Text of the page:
What if Alexander Hamilton had been Argentinean? A comparison of the early monetary experiences of Argentina and the United States
AbstractThe contrast between the early nineteenth century Argentinean experience of high inflation and the American experience of low inflation is interpreted in terms of a dynamic monetary model of optimal taxation. It is argued that the two countries' experiences diverged because of the different constraints they faced in financing wartime government expenditures. In the presence of frequent wars, ever-tightening access to foreign capital, and an inadequate tax base, Argentina's use of the inflation tax may be viewed as an optimal solution to its wartime problems. By contrast, with the exception of the Revolutionary War, the absence of such constraints in the United States required full-tax smoothing, with only a temporary use of the inflation tax during wartime. Such policies were embodied in Alexander Hamilton's fiscal package of 1790, which allowed the United States to bond-finance most subsequent wartime expenditures.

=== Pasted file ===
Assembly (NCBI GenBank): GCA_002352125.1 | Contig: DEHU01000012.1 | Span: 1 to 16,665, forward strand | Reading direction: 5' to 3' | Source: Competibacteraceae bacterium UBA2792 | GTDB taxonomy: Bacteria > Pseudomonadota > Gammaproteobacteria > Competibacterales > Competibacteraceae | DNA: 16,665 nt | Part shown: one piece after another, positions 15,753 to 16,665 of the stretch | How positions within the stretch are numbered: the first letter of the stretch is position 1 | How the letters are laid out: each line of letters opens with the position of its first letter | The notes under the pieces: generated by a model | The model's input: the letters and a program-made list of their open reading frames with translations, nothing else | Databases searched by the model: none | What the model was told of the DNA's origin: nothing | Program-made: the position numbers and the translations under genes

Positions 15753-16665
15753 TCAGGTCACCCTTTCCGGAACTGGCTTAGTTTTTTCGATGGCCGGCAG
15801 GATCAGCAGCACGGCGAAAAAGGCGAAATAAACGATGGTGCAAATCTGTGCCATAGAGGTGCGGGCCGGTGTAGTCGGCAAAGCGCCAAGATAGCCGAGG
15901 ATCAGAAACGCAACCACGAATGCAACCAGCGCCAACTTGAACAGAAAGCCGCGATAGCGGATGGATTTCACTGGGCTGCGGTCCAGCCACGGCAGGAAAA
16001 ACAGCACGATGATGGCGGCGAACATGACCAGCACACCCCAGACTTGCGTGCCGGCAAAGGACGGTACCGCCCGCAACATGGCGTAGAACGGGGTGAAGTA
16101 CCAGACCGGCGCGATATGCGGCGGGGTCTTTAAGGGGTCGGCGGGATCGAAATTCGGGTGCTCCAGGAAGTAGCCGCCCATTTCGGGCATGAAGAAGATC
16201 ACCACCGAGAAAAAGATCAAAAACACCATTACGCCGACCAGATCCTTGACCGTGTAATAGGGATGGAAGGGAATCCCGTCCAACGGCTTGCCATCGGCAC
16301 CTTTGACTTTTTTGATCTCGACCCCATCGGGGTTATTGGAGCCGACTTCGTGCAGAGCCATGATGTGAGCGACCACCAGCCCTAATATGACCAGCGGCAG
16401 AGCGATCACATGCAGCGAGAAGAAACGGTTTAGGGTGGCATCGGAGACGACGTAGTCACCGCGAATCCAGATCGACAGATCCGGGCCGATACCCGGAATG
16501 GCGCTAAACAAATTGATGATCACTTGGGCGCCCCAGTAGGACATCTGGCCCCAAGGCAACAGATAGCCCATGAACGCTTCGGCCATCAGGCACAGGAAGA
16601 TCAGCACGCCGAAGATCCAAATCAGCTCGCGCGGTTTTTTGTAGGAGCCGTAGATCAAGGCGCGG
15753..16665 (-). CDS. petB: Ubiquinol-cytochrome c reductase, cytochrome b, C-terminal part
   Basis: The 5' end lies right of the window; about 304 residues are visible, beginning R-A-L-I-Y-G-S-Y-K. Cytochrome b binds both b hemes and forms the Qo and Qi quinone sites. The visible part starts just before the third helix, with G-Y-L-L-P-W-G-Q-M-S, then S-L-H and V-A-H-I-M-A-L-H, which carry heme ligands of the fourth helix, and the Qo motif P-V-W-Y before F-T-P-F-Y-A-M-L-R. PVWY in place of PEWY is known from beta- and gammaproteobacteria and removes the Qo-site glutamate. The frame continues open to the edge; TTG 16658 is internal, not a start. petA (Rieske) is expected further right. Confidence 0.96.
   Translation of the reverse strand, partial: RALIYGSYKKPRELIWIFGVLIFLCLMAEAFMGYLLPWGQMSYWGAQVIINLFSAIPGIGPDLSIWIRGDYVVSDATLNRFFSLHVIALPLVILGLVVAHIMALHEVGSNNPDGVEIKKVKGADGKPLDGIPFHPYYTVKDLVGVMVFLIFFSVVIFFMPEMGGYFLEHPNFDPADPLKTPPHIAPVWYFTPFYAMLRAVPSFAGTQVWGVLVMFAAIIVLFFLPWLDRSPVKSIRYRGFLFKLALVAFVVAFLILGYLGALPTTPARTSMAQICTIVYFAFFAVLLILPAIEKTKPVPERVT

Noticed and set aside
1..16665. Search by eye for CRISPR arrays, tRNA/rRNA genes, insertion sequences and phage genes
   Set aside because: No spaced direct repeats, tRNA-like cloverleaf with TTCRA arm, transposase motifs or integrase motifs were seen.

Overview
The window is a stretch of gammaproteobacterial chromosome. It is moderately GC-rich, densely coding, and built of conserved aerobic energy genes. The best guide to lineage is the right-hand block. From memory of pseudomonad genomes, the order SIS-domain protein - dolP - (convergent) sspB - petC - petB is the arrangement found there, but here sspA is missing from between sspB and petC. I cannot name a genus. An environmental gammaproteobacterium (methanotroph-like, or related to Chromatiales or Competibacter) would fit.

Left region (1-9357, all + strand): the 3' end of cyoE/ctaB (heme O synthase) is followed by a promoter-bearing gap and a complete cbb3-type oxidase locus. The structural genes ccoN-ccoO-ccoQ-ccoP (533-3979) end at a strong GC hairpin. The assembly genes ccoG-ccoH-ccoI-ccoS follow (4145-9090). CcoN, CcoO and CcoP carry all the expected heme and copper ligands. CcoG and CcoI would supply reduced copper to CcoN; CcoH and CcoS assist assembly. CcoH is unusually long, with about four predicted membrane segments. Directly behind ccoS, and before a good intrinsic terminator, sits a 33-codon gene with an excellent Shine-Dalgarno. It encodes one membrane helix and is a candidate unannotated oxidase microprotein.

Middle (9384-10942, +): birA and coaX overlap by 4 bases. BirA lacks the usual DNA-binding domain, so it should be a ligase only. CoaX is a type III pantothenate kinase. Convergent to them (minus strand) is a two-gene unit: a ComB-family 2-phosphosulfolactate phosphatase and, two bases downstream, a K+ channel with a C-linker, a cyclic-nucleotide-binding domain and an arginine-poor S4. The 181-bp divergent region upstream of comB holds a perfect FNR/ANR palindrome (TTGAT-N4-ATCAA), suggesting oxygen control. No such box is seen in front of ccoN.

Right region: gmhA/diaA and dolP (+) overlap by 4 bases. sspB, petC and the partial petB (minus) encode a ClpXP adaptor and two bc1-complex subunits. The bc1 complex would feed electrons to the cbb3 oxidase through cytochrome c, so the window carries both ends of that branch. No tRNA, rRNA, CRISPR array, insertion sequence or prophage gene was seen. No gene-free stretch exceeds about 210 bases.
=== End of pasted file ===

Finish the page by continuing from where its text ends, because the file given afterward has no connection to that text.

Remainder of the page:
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Bibliographic InfoArticle provided by Elsevier in its journal Journal of Monetary Economics.
Volume (Year): 49 (2002)
Issue (Month): 3 (April)
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Web page: http://www.elsevier.com/locate/inca/505566
Other versions of this item:
- Michael D. Bordo & Carlos A. Vegh, 1998. "What If Alexander Hamilton Had Been Argentinean? A Comparison of the Early Monetary Experiences of Argentina and the United States," NBER Working Papers 6862, National Bureau of Economic Research, Inc.
- F41 - International Economics - - Macroeconomic Aspects of International Trade and Finance - - - Open Economy Macroeconomics
- N16 - Economic History - - Macroeconomics and Monetary Economics; Industrial Structure; Growth; Fluctuations - - - Latin America; Caribbean
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